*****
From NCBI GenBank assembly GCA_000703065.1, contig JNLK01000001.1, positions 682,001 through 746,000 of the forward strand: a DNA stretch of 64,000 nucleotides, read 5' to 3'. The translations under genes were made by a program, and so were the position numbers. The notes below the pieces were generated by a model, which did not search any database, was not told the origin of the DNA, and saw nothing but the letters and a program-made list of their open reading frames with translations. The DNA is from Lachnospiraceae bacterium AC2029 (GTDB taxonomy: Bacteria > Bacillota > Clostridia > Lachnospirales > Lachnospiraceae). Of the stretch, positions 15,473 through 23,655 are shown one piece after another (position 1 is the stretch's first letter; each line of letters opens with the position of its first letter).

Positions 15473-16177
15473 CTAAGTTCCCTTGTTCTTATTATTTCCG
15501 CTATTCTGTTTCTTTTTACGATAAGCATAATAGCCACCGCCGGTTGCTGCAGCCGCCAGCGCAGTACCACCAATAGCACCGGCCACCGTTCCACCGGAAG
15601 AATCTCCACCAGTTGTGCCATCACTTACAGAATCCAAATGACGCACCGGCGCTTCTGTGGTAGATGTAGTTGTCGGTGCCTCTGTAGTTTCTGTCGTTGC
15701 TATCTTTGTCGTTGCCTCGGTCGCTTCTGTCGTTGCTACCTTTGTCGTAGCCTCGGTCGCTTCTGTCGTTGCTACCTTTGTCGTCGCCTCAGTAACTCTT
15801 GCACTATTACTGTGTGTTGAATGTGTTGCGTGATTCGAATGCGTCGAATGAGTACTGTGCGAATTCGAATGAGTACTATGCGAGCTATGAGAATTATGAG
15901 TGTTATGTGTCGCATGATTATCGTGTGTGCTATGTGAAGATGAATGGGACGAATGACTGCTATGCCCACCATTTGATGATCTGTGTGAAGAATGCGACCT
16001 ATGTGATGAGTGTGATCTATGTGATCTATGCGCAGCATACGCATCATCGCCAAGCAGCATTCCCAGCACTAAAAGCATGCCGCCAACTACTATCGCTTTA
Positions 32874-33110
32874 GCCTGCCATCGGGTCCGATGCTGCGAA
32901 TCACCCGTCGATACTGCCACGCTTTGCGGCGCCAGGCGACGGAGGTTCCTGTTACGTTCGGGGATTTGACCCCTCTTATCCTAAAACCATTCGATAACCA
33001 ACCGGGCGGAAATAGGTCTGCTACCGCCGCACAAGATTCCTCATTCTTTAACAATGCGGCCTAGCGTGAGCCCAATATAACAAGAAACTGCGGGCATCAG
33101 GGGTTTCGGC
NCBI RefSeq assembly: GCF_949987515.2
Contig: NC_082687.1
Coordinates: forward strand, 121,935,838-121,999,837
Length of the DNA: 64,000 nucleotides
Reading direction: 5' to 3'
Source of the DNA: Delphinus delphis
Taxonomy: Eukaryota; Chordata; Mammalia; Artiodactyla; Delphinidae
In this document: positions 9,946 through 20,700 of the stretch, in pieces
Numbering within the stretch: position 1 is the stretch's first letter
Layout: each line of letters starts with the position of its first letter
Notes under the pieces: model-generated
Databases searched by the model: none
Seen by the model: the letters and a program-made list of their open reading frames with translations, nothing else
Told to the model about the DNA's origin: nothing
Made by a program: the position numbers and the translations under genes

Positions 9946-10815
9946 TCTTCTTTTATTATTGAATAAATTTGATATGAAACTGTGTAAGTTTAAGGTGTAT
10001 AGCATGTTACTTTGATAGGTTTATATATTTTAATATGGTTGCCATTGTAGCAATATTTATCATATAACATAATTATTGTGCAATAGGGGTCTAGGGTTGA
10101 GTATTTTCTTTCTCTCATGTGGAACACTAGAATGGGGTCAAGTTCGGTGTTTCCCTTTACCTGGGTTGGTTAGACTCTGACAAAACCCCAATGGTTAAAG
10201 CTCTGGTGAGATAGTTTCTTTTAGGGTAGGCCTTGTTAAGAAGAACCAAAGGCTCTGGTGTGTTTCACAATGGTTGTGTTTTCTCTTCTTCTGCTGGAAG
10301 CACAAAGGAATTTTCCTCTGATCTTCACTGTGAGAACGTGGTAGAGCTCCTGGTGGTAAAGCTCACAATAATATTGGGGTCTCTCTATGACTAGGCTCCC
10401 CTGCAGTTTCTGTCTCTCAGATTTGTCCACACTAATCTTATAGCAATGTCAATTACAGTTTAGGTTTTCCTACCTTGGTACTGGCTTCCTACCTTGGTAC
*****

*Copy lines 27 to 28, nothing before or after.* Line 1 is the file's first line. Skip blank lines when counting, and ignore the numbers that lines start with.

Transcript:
Seen by the model: the letters and a program-made list of their open reading frames with translations, nothing else
Told to the model about the DNA's origin: nothing